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The Best of Utah Ski Country

Ah, winter in the Wasatch Range. Under a sapphire sky, you are etching nearly perfect S-curves into the buffed snow boulevards of Deer Valley. Somewhere out there in the still, shadowed canyons a red-tailed hawk circles and cries. If there are other skiers on the trail, you are not conscious of them. You round a corner, aware only of the late-afternoon sun on your face, the rush of clean alpine air, the whoosh of your skis, and the sudden presence of . . . a real estate salesman?Yes. This is Utah ski country at the end of the millennium. Why shouldn't there be a very tan man in an elegant spruce-green ski suit on this ridge, standing by a small folding table pitching Deer Valley's newest development project-- a gated community with million-dollar houses and its own chairlifts?And why shouldn't there be several equally tan people, with equally elegant ski suits, pulling off the trail to talk shop, to gather brochures and exchange business cards, to admire the distant vacant lots and freshly cut trails, to imagine themselves ensconced in some over-the-top log-and-fieldstone alpine ranchette at the epicenter of the hottest ski town in the country?

Park City, Utah, and the three major ski areas adjacent to it-- Deer Valley, Park City Mountain Resort, and the Canyons-- are ablaze with expansion and development, and last winter's extinguishing of the Olympic torch in Nagano only served to fan the flames here. Utah is the next stop for the Olympic Winter Games, of course. And while Salt Lake City prepares for 2002 by building highways, stadiums, and ice rinks, this historic little mining town up in Parleys Canyon-- which a century ago produced more than $400 million in silver ore-- is putting up condos and hotels and shopping promenades and high-speed ski lifts at a dizzying clip. Other, smaller-scale Utah ski areas, including the up-and-coming Solitude Mountain Resort and local secret Snowbasin, are following suit.

It's not just the promise of the Olympics that is fueling this frenzy. The Games, after all, last only two weeks. The fervor is partly a reflection of the intense competition that has swept the winter-resort industry nationwide. In the past five years, corporations have snatched up area after area, sinking millions into the kinds of things sophisticated travelers now demand from destination resorts: top-drawer lodging, full-service spas, quality on-mountain dining, high-capacity lifts that eradicate lines, easy access to pristine backcountry ski terrain, snowboard parks, perfect snow even in drought years, and a full complement of family-oriented off-slope activities. On top of all that, the strong stock market of the past few years and an extraordinary demand for second houses among affluent baby boomers have led to a land-rush mentality across much of ski country-- and nowhere is it more evident than in the snow-smothered mountains of the Wasatch Range.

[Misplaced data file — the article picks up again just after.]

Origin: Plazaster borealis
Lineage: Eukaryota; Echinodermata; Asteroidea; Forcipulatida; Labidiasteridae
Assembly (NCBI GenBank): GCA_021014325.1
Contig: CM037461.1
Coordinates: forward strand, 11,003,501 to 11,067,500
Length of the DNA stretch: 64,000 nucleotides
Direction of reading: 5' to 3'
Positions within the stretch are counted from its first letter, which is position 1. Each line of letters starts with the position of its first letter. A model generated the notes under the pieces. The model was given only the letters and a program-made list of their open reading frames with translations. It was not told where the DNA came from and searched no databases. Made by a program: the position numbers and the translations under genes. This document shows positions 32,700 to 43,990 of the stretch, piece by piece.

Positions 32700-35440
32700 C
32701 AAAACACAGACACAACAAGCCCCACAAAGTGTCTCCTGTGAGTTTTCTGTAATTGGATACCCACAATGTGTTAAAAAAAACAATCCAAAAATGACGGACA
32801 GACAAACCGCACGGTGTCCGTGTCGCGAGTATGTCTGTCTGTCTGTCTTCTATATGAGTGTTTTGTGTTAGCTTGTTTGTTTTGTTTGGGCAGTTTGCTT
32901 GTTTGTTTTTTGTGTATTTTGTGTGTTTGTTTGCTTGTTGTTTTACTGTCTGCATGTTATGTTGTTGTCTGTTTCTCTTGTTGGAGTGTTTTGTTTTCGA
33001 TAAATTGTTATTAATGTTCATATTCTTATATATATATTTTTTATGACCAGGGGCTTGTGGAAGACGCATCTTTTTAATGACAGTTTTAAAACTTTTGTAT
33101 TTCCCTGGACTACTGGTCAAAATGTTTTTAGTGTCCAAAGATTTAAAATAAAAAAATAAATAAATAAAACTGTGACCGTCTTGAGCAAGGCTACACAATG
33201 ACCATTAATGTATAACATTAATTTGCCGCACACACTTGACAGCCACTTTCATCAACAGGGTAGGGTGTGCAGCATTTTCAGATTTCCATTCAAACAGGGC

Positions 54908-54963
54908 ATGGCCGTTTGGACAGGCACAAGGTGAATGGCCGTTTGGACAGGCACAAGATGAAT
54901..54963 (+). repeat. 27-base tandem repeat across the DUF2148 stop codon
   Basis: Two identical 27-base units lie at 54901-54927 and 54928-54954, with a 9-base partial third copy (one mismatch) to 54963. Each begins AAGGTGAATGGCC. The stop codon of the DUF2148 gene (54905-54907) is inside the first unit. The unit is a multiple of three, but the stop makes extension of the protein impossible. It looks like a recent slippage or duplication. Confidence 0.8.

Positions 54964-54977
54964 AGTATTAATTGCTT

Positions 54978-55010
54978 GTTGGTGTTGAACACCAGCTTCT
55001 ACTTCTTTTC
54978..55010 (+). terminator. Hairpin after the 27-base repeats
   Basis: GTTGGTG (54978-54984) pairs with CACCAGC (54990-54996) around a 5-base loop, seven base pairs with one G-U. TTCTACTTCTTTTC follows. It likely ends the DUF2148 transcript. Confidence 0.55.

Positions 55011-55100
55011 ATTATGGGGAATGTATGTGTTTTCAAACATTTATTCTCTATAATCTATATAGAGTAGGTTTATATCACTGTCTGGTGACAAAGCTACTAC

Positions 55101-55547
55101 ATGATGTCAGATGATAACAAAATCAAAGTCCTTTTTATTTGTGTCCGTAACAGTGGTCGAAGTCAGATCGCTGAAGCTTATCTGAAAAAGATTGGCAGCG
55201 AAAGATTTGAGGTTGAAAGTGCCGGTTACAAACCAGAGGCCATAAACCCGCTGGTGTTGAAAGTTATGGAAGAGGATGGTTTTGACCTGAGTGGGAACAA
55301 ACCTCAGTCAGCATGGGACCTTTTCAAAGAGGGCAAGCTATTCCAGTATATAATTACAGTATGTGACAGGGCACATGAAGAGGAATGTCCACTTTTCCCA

Utah has always had two selling points for skiers: You can land at Salt Lake City International Airport and be at one of nine ski areas within an hour. And more important for fans of powder skiing, the massive Pacific-brewed storm clouds that build from the west drop some of the lightest, most glorious snow on the planet-- more than 500 inches of it in some locations. Long after the Olympics have come and gone, these factors will remain. What will be forever altered, however, if the state's face-lift is successful, is the way skiers and snowboarders think of Utah ski country-- not just as a place with world-class snow, but as a place with world-class resorts.

The approach to the Canyons, just a few miles north of Park City proper, is decidedly uninspiring-- low, scrubby hills, a 7-Eleven, and scraps of land painfully ripe for strip malls and condos. But arrive at the ski area, hop on the gondola, crest the first knoll, and, bang, you're in hear-the-angels-sing high country-- all craggy peaks, vast snow bowls, and wooded canyons. No wonder the American Skiing Co., the resort's ambitious new owner, has been swooning over this underachiever's potential. Purchased in 1997 when it was known as Wolf Mountain-- a powder-skiing and snowboarding haven favored by locals-- the Canyons quickly sprouted $20 million worth of big-league improvements, including nine new lifts and the handsome timber mid-mountain Red Pine Lodge.

The new owner also amassed enough adjacent property to double the resort's size, so that it might someday offer between 6,000 and 7,000 acres of ski and snowboard slopes-- making it one of the largest, if not the largest, in the country. Skiers and riders who venture up to the Canyons this winter will find everything from challenging expert runs that spill from the high ridgelines, to winding, groomed trails that take even the most tentative intermediates on a scenic joyride from the summit, to narrow gullies that form natural snowboarding half-pipes. Even non-skiers are welcome on the mountain, where a family snow park offers lift-served tubing and outdoor play areas.